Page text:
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Given vector fields $Y$, $Z$ on a (possibly compact) manifold $M$, I would like to know about the existence of solutions $X$ to the differential equation $$ \nabla_Y X + a \cdot \mathrm{div}(Y)\cdot X + b X = Z$$ where $\nabla$ denotes the Levi-Civita connection.

What about local and/or global solutions? What if $Y = \mathrm{grad} \phi$ for some function $\phi$?

In the case that Y is the radial vector field around some special point, this is easily transferred into a normal ODE. But I don't really see what to do in a more general situation.

\Edit: So, as I should have seen myself, existence of a local solution is quite clear because this is just a system of ODEs along the integral curves of V. Furthermore, you can say basically nothing about global solutions. So, let us concentrate on local solutions.

Another question though:

It turns out, I have to solve the equation locally, but around the points where $Y$ vanishes. And now it doesn't seem clear at all, what happens.

Because, if $Y$ behaves like the radial vector field, then you basically have to solve singular ODEs, but if $Y$ rotates around $p$ (like $- \mathrm{sin}(x^1) \partial_1 + \mathrm{cos}(x^2) \partial_2$ around $0$), then it is not clear at all to me how I can ensure that the solutions fit together smoothly at $p$.

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This is just a family of linear ODE's along the vector field $Y$. So you can start with any value of $X$ along any hypersurface that is transversal to $Y$ and integrate it on integral curves of $Y$ until two distinct integral curves of $Y$ cross. –  Deane Yang Nov 26 '11 at 0:24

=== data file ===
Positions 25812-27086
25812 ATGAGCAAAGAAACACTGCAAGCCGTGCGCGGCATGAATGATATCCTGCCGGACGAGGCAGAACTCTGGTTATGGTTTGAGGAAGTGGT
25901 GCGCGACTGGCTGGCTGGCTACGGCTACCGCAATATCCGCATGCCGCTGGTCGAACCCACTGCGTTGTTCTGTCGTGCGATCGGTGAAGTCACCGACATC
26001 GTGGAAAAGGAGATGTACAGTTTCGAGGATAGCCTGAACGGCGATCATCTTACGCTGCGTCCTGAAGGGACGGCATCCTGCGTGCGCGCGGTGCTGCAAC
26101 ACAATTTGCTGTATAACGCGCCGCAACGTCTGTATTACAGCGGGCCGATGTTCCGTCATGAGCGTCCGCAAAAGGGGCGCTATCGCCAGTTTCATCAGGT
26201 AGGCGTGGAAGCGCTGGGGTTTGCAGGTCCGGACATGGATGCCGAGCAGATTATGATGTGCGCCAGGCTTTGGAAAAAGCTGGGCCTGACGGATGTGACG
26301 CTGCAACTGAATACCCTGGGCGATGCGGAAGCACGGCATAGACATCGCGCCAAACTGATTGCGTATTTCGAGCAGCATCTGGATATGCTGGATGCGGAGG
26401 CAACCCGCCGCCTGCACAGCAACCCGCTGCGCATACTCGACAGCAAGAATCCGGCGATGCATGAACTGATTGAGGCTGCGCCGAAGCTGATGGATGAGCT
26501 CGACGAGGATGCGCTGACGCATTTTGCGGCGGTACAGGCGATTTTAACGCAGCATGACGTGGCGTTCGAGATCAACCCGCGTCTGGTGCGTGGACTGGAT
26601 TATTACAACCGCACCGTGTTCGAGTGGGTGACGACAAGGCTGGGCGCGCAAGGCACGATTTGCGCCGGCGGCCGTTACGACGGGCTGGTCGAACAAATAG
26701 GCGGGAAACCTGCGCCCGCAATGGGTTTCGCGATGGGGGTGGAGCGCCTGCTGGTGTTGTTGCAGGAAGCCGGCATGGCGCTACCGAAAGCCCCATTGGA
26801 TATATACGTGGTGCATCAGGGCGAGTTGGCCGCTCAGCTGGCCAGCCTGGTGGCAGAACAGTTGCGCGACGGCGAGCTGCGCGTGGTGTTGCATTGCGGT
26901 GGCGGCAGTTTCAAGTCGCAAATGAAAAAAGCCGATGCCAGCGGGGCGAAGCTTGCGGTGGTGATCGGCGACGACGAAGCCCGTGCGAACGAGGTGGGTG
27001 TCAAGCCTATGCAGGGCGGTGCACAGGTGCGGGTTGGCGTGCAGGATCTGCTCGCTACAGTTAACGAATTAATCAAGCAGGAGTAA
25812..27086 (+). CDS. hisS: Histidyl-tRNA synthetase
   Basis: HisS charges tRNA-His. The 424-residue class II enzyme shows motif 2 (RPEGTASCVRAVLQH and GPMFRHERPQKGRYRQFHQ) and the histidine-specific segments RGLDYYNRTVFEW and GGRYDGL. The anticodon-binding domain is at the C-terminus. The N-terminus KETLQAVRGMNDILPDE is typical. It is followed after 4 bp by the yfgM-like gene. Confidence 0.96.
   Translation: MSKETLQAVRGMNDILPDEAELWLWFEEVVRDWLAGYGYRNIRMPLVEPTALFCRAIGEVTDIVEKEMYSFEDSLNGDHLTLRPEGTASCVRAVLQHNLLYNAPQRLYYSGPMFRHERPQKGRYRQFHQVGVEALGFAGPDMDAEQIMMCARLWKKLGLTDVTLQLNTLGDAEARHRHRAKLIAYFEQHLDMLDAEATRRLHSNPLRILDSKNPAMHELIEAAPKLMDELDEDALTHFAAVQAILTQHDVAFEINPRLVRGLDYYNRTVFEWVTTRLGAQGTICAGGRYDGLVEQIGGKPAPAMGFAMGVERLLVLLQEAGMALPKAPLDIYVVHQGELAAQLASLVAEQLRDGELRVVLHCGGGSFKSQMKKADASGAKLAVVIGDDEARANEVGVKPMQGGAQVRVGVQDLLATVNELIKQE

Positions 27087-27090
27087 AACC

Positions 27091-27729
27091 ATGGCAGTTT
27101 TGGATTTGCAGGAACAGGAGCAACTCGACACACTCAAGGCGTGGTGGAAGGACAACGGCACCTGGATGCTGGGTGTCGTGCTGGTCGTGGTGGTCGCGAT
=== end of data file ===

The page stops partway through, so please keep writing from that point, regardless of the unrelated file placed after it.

If $Y=\mathop{\rm grad} \phi$ and $\phi$ has more then one critical point then for generic $Z$ there is no solution. That follows from Deane's comment. –  Anton Petrunin Nov 26 '11 at 3:53
    
Thank you very much. But does that give me any information about global solutions? –  Kofi Nov 26 '11 at 12:17
    
I don't see how to say anything about global solutions without more assumptions. –  Deane Yang Nov 26 '11 at 15:31
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As Anton mentioned, global solutions often do not exist. And, if they do, it's not easy to figure out when. –  Deane Yang Nov 26 '11 at 20:30
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